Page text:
Lawyer: Egyptian Student Made An Innocent Mistake


Diamond Member
Jul 11, 2004
Lisa Kiava

(WCCO) Bloomington, Minn. For the first time today, we heard from the Egyptian foreign exchange student arrested in Minneapolis.

Eslam El-Dessouki is one of eleven young men authorities picked up after entering the country on student visas, but never showing up at school.

In a Bloomington, Minn. immigration courtroom, a judge asked the student some very tough questions.

Several times, the Egyptian student was asked, "Why didn't you go to Montana State as required by your student visa?"

El-Dessouki said, "It was the first time out of my country, I just think to visit my uncle... I didn't know if I didn't attend school it would be a crime."
El-Dessouki’s attorney said it was an innocent mistake.

"I think he meant well," immigration attorney Herbert Igbanugo said. "He didn’t understand the law. His uncles actually didn't understand the law because they gave him some bad advice."
Igbanugo explained that the student’s uncles live in Minneapolis. They thought that he could transfer to a different school on his visa instead of attending Montana State University where he had already been accepted.

Earlier in August, when the 17 Egyptian students landed at John F. Kennedy International Airport, they said they got separated during customs inspections. El-Dessouki said he then couldn't find his gate and he missed his Montana flight.

"I think the story about what happened at the airport is extremely questionable," Judge Joseph Dierkes said. "I mean, he had a ticket to go to Montana."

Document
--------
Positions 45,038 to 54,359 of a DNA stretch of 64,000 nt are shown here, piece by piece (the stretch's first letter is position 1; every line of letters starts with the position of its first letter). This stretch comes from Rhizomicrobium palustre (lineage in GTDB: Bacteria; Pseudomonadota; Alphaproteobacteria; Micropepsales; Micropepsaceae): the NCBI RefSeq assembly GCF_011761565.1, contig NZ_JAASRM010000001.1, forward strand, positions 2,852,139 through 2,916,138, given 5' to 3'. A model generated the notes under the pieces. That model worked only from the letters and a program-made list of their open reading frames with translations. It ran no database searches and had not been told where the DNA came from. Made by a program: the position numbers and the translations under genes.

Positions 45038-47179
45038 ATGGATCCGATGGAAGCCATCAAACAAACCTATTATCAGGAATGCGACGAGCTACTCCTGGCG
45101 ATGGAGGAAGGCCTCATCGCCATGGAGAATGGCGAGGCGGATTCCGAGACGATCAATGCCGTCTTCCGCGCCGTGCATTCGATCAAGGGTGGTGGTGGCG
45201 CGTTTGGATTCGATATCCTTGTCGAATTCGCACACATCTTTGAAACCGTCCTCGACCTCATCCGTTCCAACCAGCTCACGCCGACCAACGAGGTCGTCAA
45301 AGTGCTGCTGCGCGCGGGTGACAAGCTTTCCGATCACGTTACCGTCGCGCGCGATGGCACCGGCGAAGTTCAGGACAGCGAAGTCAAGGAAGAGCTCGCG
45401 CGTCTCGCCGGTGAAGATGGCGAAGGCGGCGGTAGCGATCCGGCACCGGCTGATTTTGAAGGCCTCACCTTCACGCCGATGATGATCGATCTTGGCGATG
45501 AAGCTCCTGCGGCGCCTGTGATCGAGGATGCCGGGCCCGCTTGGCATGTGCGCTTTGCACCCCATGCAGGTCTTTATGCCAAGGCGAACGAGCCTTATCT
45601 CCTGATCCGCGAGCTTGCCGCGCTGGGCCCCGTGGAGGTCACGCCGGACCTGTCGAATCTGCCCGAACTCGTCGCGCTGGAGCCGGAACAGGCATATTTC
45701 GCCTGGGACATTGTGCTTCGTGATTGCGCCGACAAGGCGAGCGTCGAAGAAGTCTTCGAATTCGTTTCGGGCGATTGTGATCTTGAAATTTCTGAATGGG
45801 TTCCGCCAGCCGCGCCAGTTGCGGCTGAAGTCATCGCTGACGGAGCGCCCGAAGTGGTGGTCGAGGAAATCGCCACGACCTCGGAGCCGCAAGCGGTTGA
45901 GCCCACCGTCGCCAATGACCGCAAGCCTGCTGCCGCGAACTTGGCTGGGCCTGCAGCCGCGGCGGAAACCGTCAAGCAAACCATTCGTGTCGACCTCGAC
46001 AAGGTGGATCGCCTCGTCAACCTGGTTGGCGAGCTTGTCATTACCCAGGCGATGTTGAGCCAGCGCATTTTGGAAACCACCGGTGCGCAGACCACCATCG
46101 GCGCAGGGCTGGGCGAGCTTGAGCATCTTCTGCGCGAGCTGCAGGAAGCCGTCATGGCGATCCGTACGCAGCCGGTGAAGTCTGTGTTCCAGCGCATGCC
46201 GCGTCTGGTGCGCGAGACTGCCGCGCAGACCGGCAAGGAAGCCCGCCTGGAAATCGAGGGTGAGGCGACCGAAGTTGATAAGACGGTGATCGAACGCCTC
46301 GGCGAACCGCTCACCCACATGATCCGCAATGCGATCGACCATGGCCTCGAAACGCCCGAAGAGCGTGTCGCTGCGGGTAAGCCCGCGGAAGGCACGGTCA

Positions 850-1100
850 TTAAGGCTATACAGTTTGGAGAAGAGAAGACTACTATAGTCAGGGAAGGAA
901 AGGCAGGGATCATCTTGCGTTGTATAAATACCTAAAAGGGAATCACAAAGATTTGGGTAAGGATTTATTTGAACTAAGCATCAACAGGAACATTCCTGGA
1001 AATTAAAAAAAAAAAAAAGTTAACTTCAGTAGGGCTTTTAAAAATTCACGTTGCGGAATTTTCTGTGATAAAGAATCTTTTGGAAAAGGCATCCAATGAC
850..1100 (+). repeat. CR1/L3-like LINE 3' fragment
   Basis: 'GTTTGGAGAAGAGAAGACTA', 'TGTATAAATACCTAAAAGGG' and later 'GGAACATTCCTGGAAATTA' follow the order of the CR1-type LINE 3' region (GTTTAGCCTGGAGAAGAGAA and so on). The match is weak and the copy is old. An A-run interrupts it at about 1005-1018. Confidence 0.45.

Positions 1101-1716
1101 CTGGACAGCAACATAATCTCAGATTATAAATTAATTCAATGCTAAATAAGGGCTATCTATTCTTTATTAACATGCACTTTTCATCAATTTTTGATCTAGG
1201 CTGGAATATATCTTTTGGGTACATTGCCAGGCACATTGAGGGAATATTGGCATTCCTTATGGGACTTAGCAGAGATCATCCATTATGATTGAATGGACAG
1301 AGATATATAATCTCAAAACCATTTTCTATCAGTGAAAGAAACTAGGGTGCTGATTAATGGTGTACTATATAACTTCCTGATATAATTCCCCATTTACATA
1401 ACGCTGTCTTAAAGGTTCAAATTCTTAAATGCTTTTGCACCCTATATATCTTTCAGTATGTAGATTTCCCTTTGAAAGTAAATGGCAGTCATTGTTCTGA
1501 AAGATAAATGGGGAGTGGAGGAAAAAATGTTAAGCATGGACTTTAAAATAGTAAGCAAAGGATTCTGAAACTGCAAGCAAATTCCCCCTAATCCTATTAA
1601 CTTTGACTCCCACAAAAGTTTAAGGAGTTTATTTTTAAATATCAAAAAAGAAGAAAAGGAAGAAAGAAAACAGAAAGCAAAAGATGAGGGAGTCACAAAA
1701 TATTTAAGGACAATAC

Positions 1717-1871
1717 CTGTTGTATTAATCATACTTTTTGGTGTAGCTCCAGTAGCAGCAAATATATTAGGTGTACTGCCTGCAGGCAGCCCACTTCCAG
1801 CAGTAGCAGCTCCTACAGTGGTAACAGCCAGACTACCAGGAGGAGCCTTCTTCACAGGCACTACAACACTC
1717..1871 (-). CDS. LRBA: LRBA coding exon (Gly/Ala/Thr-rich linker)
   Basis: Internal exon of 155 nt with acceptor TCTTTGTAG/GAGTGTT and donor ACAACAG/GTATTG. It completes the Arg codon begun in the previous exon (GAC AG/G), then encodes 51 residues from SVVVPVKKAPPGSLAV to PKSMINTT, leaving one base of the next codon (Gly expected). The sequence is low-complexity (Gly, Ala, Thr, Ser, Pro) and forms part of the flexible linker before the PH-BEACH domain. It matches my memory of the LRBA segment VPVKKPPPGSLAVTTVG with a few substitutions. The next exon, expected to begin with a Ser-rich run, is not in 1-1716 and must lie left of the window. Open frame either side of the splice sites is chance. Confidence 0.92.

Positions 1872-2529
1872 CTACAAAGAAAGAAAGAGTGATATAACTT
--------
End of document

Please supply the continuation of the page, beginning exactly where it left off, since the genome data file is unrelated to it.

After missing his flight, El-Dessouki hopped a Greyhound from New York to Minneapolis and stayed with his uncle.

Igbanugo said the student didn’t know he was wanted by the FBI the situation sure looked bad at the time.

El-Dessouki visited the U and applied later applied for an official Minnesota state identification card.

He told the judge that's proof he wasn't hiding out.

The judge granted El-Dessouki a bond of $1,700. So even though a nationwide manhunt put him behind bars, he could have been released and returned to Minneapolis Wednesday.

That didn't happen. Immigration officials took steps to keep him in jail.

Igbanugo said since this is a highly-publicized, officials want to keep him in jail even though officials have said none of the students was a direct threat. But the immigration official at the court hearing complained the case was a distraction since FBI had to round up all the missing students at a time when agents wanted to focus on heightened homeland security concerns.

Igbanugo predicted the U.S will probably move to have his client sent back to Egypt in the coming weeks.

Okey dokey... Once he missed his flight, he knew how to catch a greyhound bus and get to his Uncles house in Minnesota.. And kinda amazing how ALL OF THEM, didn't make it to their school.:dunno:

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